Additional reasons to migrate off of Visual Basic 6

As most people know by now, support for Visual Basic 6 expired in 2008 (http://support.microsoft.com/lifecycle/search/default.aspx?sort=PN&alpha=visual+basic+6&Filter=FilterNO).  However, I frequently receive questions about the risks of NOT migrating.  I try to respond to each of these requests individually, but I thought that I would post a typical response here.  Perhaps some of you will find this useful.

So, for the question:  "What are the risks of NOT moving my applications off of VB 6?"

Visual Basic 6 support falls into three categories; the IDE, the source code itself, and the runtime. 

Support for the IDE and source code expired a while ago. Support for the runtime, however, will continue for quite some time.  The VB 6 runtime files are considered to be a part of the operating system with which they shipped.  As you can see from our official support statement (http://msdn.microsoft.com/en-us/vbrun/ms788708.aspx ), the VB 6 runtime will be supported for the life of Windows 7 and Windows Server 2008.  (This means that VB 6 applications will be supported on Windows Server 2008 until support for that system expires in 2020.)  This sounds like a very long time, but there are caveats:

  1. Microsoft does not provide support for third-party VB 6 controls.  We have no way of knowing whether these controls will function on newer operating systems.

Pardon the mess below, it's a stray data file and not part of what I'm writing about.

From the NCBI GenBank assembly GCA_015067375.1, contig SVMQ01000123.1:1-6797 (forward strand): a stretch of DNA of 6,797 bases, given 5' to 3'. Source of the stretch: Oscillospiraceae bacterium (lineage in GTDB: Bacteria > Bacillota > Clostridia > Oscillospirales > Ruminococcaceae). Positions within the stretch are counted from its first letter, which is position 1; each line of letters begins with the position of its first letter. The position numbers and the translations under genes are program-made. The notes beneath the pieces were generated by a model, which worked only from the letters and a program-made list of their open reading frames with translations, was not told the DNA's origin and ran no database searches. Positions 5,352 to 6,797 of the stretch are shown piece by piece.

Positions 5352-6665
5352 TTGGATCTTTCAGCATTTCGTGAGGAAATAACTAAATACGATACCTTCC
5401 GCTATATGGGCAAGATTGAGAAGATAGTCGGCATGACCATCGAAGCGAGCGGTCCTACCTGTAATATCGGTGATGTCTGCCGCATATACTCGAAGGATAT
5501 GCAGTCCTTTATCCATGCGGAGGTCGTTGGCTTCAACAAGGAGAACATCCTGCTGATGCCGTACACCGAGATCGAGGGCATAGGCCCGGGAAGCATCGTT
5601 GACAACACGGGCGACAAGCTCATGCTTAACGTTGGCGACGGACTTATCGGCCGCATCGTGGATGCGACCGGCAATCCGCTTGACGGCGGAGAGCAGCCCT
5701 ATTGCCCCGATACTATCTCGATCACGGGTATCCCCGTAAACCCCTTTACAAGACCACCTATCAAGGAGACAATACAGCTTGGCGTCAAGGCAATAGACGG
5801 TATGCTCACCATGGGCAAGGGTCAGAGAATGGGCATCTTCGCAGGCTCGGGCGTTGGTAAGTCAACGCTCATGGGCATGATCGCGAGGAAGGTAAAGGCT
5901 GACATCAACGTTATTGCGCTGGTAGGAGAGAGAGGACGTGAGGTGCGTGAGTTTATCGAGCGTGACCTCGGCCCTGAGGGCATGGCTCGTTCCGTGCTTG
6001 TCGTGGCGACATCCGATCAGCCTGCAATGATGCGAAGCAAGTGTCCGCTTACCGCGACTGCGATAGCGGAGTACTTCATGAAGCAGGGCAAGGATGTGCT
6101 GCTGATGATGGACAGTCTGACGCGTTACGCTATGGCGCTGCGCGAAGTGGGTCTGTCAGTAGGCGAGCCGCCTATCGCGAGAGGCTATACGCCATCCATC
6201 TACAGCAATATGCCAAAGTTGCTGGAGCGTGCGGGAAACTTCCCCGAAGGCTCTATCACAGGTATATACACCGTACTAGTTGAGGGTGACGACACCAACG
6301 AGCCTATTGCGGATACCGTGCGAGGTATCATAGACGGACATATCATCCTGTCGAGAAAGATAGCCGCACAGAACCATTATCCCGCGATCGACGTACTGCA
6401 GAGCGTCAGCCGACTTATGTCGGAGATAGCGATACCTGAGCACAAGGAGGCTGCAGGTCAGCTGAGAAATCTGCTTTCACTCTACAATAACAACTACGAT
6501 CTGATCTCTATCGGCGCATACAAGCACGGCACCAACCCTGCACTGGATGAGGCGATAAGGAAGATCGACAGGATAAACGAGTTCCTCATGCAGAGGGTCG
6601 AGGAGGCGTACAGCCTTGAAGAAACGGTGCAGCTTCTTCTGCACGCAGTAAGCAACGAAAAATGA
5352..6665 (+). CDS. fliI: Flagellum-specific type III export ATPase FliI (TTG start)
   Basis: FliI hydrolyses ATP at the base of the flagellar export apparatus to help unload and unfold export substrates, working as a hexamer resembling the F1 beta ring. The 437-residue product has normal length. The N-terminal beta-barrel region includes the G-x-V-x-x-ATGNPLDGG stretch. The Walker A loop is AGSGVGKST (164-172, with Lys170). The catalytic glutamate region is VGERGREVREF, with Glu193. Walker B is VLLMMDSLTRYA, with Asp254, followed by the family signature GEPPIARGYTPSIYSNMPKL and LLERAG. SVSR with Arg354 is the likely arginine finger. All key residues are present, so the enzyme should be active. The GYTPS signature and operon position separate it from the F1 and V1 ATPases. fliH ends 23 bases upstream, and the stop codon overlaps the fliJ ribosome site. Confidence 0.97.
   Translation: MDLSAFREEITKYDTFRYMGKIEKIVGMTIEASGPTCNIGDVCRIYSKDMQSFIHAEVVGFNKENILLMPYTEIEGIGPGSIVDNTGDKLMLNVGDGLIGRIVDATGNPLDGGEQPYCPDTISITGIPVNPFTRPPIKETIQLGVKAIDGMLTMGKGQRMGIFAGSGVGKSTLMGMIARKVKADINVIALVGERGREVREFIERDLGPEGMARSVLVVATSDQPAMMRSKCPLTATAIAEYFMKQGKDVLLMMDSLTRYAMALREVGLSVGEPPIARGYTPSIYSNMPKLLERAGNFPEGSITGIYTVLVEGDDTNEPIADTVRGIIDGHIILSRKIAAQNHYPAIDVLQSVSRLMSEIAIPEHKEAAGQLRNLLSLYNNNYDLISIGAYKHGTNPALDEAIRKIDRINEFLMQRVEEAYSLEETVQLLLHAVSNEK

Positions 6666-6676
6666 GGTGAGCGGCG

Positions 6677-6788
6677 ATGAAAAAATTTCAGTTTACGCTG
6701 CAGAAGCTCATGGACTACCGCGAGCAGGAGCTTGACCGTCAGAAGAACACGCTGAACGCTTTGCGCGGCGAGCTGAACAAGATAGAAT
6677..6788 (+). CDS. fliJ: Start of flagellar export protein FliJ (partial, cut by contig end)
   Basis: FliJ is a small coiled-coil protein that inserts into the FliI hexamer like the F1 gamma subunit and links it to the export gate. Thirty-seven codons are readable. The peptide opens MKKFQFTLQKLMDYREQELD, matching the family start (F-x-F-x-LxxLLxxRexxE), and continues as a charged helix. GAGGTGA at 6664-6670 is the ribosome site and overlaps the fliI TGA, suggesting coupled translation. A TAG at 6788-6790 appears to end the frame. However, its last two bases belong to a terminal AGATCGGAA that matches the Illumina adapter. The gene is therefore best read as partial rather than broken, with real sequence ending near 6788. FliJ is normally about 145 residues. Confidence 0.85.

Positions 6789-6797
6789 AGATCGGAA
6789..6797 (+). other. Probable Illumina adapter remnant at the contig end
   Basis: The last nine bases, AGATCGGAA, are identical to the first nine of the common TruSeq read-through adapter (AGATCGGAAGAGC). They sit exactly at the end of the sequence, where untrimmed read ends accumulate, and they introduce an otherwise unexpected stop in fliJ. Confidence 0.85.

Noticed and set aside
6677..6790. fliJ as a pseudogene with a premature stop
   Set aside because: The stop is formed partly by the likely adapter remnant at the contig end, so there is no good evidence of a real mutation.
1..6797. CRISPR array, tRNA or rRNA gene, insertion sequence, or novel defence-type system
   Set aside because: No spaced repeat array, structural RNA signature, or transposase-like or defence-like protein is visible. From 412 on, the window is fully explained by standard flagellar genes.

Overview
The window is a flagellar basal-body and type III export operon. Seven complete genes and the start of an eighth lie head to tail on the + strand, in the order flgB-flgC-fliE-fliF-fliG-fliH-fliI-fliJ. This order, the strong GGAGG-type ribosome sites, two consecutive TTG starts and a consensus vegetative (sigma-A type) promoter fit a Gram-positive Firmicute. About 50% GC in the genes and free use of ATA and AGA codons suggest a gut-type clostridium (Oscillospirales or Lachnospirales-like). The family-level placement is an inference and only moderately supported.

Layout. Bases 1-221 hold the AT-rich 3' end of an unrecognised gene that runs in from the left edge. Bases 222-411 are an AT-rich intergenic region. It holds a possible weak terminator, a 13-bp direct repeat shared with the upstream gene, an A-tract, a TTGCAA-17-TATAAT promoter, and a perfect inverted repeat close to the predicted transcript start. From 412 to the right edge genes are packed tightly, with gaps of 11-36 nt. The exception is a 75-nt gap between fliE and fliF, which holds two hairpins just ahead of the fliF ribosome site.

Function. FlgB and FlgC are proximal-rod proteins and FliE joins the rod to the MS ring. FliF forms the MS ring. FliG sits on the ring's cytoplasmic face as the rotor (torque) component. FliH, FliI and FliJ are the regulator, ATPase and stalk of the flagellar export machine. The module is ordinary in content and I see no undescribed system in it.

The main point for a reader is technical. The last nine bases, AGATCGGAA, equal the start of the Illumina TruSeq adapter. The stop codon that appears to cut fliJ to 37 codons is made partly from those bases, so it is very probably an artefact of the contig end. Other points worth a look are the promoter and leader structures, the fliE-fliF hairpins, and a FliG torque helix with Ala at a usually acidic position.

2. VB 6 applications are 32-bit only.  When running on a 64-bit system, VB 6 apps run in the emulated WOW environment.  This can cause problems with some applications.
  3. Not all VB 6 controls are supported on Windows Vista and later operating systems.  You can see a list of these controls in the official support statement (http://msdn.microsoft.com/en-us/vbrun/ms788708.aspx ).
  4. IMPORTANT:  When you apply a new service pack, install a hot fix, or move to a newer operating system, new security requirements may interfere with the expected performance of your VB 6 application.   Microsoft may not be able to restore the former functionality of your application without reducing security.  In these cases, Microsoft is not required to issue a "fix".  In other words, Microsoft does not have to roll back or remove security enhancements so that your application will continue to work.  This is important to understand, since VB 6 applications were often written and tested on systems where users had administrative rights. 
  5. There are no plans to include VB6 runtime in future versions of Windows beyond Windows 7 and Windows Server 2008.  Although these operating systems are supported until 2020 and 2018 respectively, new systems will most likely be available well before then.  These new systems may not include VB 6.

As always, the views stated here are my opinion and not Microsoft's.  You should contact your Microsoft respresentative for an official statement for your specific situation.